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Spring Statement: Brexit has had less impact than feared, says OBR

Live coverage of Chancellor Philip Hammond’s Spring Statement at 12.30pm
Philip Hammond
There was no red box with the Spring Statement
  • OBR revises GDP forecasts

  • Inflation set to ease over next year

  • Borrowing forecasts lowered

  • Hammond says Brexit talks have made progress

 

1.30pm: Economy has slightly more momentum in near-term, says OBR

The OBR has released a statement explaining its revised forecasts for UK economic growth.   

“The economy has slightly more momentum in the near term, thanks to the unexpected strength of the world economy, but there seems little reason to change our view of its medium-term growth potential,” it said.

“And while the budget deficit looks likely to come in almost £5 billion lower this year than we expected in November, the explanations for this imply smaller downward revisions for future years. As a result, the Government’s headroom against its fiscal targets is virtually unchanged.”

The OBR said Brexit appears to have slowed the economy but by less than it had feared - thanks in part to the willingness of consumers to maintain spending by reducing their saving.

“But it is important not to put too much weight on early estimates of economic activity either side of the referendum, not least because the bottom-up measures of GDP growth in the National Accounts differ as to whether growth slowed down, speeded up or remained stable between 2016 and 2017.”

1.10pm: Hammond's complacency is astounding, says shadow chancellor 

Hammond has finished his Spring Statement, saying he wants the UK to be a force for good and a country everyone can be proud of.

Shadow Chancellor John McDonnell responded to the statement by saying Hammond's "complacency is astounding". 

He said public service workers, including doctors and nurses, need Hammond to take action. 

"The chancellor says there is light at the end of the tunnel. That shows how cut off he is," said McDonnell.

The government has put £700mln on the national debt despite promising to have eliminated the deficit by 2015, he added. 

1.05pm: Air pollution and plastic

Hammond said the government will tackle air pollution and plastic waste. 

The Chancellor will publish a call for evidence on whether the tax relief for agricultural diesel contributes to air pollution. He will also consult on tax cuts for low-emission vans.

Hammond said the Treasury will launch a call for evidence to examine options on reducing single-use plastics, including taxes. 

1.00pm: Education, housing and broadband

Hammond said the education secretary will release up to £80m to help small firms take on apprentices.

On housing, he said there is an investment programme of £44bn. The government is on track to raise the housing supply to 300,000 by the mid-2020s, he said. 

12.50pm: Brexit spending plans

The UK government will negotiate a Brexit that delivers prosperity and jobs, Hammond said. 

He said "substantial progress" has been made in Brexit talks.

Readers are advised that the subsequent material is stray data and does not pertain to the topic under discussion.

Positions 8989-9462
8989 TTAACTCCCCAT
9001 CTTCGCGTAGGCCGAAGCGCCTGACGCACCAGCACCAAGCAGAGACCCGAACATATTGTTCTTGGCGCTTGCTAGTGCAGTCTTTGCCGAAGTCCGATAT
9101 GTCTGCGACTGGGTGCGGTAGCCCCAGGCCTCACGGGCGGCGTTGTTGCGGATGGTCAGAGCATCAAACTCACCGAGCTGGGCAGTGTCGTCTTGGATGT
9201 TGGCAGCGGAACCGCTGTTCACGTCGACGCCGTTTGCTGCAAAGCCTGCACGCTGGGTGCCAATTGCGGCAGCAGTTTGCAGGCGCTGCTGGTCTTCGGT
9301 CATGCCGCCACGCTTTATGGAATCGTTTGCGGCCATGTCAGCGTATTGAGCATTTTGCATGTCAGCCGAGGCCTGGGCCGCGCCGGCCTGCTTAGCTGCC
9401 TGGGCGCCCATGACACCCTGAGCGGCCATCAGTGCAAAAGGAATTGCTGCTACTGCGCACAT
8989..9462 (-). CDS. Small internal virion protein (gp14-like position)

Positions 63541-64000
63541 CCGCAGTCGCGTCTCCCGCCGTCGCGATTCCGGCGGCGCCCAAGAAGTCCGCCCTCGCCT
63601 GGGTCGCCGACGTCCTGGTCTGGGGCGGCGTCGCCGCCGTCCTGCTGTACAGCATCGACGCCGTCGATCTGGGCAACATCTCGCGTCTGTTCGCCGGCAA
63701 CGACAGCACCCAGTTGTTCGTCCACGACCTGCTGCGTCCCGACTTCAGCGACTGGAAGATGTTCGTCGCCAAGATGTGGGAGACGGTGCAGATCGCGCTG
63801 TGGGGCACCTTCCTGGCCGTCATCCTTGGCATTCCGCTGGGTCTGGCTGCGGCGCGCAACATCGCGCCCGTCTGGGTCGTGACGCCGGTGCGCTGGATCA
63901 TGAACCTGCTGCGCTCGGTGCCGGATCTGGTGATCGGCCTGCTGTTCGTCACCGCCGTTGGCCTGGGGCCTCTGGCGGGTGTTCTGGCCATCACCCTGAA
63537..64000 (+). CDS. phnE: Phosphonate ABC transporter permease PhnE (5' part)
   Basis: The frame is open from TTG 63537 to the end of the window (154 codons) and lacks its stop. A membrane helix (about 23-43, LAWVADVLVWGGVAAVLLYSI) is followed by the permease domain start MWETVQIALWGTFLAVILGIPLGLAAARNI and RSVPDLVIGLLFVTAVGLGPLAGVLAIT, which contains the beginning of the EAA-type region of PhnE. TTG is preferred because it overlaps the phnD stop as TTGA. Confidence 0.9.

The Treasury will today publish details on how it plans to spend the £1.5bn set aside for Brexit planning, he added.

It will also announce how some of the £190mln will be spent on improving full-fibre broadband.

12.45pm: Less income tax

Hammond said in the next tax year taxpayers will pay £1,075 less in income tax than in 2010-11.

He added that there will be more pay for NHS employees if Management and workers agree on a deal. 

12.40pm: Inflation set to ease, borrowing forecasts lowered

The OBR expects inflation to fall from its peak of 3% to the Bank of England's 2% over the next 12 months. 

The Chancellor’s predicts real wage growth will turn positive in the first quarter of 2019.

The borrowing forecast for 2017-18 is £45bn, £13bn less than forecast a year ago and £4bn less than Autumn forecast. But the structural deficit is almost unchanged in 2019-20.

The new forecasts for government borrowing as a percentage of GDP are 1.8% in 2018-19, 1.6% in 2019-20, 1.3% in 2020-21, 1.1% in 2021-22 and 0.9% in 2022-23.

12.35pm: OBR revises GDP forecasts

The Office for Budget Responsibility has revised its economic growth forecast for 2018 to 1.5% from a previous estimate of 1.4%. The body left its forecasts unchanged for 2019 at 1.3%.
 
It predicts GDP to remain at 1.3% in 2020, also unchanged.
 
In 2021, GDP is forecast to rise to 1.4%, down from the 1.5% expected in the November budget. 
 
GDP in 2020 is expected to grow 1.5%, down from the prior estimate of 1.6%. 
 
12.30pm: Hammond kicks off statement

Philip Hammond has kicked off its Spring Statement by saying the UK was the only major economy to make major tax changes twice a year.

The economy has seen higher employment and lower unemployment, adding 3 million jobs, he said. Wages of the lowest paid are up by almost 7%, he added.

12.10pm: What to expect

Philip Hammond is expected to keep his Spring Statement short and sweet at 20 minutes.

The budget statement is also tipped to include improved economic growth and borrowing forecasts. Those looking for any major spending or policy announcements will be left disappointed. 

Hammond's Treasury deputy Liz Truss said there would be "no red box, no rabbits out of the hat and no tax changes".

"Today’s brief address will likely see the first full analysis of Brexit’s impact on UK public finances, good news in terms of lower public borrowing and economic growth higher (but not necessarily an end to austerity), as well as announcement of a range of consultations on issues such as tax for small businesses, inheritance tax for individuals and a levy on ‘single use’ plastics," said Accendo Markets analysts Mike van Dulken & Henry Croft.


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